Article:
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Abstract: Slide Presentations |

THE LONG-TERM PROGNOSIS OF PATIENTS WITH THE DIAGNOSIS OF NONMALIGNANT PLEURAL EFFUSIONS AFTER PLEUROSCOPY FREE TO VIEW

Fares G. Mouchantaf, MD*; Andrew G. Villanueva, MD
Author and Funding Information

Lahey Clinic Medical Center, Burlington, MA


Chest


Chest. 2007;132(4_MeetingAbstracts):432b-433. doi:10.1378/chest.132.4_MeetingAbstracts.432b
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Abstract

PURPOSE: Several studies have demonstrated the diagnostic yield of medical thoracoscopy (pleuroscopy) in making the diagnosis of malignant pleural effusion (MPE). No previous studies, however, have reported long-term outcomes for patients undergoing diagnostic pleuroscopy in whom no malignancy was demonstrated either with cytologic examination of pleural fluid or pathologic examination of thoracoscopic-guided pleural biopsies. We report the results of long-term follow-up (at least three years) of patients with the diagnosis of non-malignant pleural effusions after pleuroscopy.

METHODS: Pleuroscopy has been performed at the Lahey Clinic since 1994. The technique, using induction of a pneumothorax and moderate sedation in a spontaneously breathing patient, has been described elsewhere. 119 patients underwent the procedure between 1994 and 2003. We report a retrospective review of 25 of those patients diagnosed with non-malignant pleural effusion after diagnostic pleuroscopy. All 25 patients underwent thoracoscopic pleural biopsy and cytologic examination of the effusion. Outcomes were assessed using review of the medical records, appointment scheduler, social security death index, and/or telephone conversation with primary care providers.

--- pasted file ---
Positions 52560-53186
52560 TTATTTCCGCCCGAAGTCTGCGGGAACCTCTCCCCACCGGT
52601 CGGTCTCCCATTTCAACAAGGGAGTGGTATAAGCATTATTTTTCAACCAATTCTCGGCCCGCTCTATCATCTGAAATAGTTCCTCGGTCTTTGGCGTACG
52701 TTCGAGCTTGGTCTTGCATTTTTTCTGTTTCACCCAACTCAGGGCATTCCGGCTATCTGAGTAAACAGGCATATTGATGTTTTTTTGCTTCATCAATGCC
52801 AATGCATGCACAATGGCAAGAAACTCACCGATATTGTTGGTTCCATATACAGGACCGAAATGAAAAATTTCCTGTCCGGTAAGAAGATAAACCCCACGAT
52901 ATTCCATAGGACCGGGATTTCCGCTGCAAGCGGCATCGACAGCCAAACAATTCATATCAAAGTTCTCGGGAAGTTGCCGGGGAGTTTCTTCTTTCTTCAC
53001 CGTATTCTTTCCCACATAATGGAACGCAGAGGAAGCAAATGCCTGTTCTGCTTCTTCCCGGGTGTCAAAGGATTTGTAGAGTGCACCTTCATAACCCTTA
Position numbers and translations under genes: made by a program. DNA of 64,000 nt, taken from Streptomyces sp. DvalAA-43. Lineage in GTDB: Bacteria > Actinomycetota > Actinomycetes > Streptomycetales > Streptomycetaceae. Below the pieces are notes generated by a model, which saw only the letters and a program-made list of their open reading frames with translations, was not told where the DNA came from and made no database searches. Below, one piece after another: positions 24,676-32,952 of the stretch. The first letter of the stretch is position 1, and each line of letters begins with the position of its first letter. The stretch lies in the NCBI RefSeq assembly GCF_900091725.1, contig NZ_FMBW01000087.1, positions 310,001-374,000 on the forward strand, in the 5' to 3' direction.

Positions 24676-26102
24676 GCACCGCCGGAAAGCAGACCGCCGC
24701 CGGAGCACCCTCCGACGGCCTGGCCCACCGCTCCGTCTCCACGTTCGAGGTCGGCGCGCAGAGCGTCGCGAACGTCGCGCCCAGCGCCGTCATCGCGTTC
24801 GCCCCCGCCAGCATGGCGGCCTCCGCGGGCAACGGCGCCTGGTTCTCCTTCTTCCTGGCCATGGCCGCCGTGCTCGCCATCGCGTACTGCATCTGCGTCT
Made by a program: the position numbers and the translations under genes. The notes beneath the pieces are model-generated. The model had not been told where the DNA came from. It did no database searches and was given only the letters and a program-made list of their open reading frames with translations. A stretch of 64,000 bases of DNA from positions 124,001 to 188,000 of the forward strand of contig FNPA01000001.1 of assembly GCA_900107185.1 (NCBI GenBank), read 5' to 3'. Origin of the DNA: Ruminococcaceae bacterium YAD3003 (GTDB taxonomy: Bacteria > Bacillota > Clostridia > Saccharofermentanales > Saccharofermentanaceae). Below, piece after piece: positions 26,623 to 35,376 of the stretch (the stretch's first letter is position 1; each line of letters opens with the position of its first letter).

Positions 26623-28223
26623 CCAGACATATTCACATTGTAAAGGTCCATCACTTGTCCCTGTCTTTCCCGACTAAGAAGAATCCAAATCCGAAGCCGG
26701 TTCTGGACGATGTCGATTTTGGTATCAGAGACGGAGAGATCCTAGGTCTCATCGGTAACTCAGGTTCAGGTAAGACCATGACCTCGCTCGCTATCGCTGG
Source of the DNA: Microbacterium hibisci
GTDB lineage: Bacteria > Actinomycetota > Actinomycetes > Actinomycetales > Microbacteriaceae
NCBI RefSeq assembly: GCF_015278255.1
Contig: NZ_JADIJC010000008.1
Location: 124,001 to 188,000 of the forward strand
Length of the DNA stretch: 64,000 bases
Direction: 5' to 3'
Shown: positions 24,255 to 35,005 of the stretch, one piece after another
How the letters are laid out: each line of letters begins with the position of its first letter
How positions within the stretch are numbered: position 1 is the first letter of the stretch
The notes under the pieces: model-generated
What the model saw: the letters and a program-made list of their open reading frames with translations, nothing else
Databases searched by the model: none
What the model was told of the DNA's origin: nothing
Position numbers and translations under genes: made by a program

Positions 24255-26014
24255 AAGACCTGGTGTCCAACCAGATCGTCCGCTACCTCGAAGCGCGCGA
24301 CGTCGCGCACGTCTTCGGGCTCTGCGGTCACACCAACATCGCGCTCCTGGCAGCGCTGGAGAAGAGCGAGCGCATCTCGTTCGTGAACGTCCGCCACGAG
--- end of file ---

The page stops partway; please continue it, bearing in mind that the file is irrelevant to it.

RESULTS: Mean age +/- SD 68 years (range, 34 to 87 years). Mean survival time was estimated at ∼96 months. Median survival time was estimated at ∼114 months. Concomitant illness was also evaluated: 40%(n=10) diabetes, 64%(n=16) coronary artery disease, 40% (n=10) congestive heart failure, 20% (n=5) liver disease, 20% (n=5) renal disease, 36% (n=9) pulmonary disease. Final diagnoses after pleuroscopy included chylous effusion (n=1), exudative effusion of unknown etiology (n=2), fibrous scar (n=1), hepatic hydrothorax (n=1), pleural plaques (n=5), chronic pleuritis (n=7), pneumonitis (n=1), post-CABG (n=1), transudative effusion of unclear etiology (n=3), tuberculous pleurisy (n=1), effusion with eosinophilia (n=1), yellow nail syndrome (n=1). 80% survival was noted at 54 months. None of the 25 patients developed subsequent MPE.

CONCLUSION: Patients diagnosed with non-malignant pleural effusions after pleuroscopy have a favorable prognosis and are unlikely to be subsequently diagnosed with a MPE.

CLINICAL IMPLICATIONS: Medical thoracoscopy (pleuroscopy) is a useful tool in diagnosing AND EXCLUDING malignant pleural effusions.

DISCLOSURE: Fares Mouchantaf, No Financial Disclosure Information; No Product/Research Disclosure Information

Monday, October 22, 2007

10:30 AM - 12:00 PM


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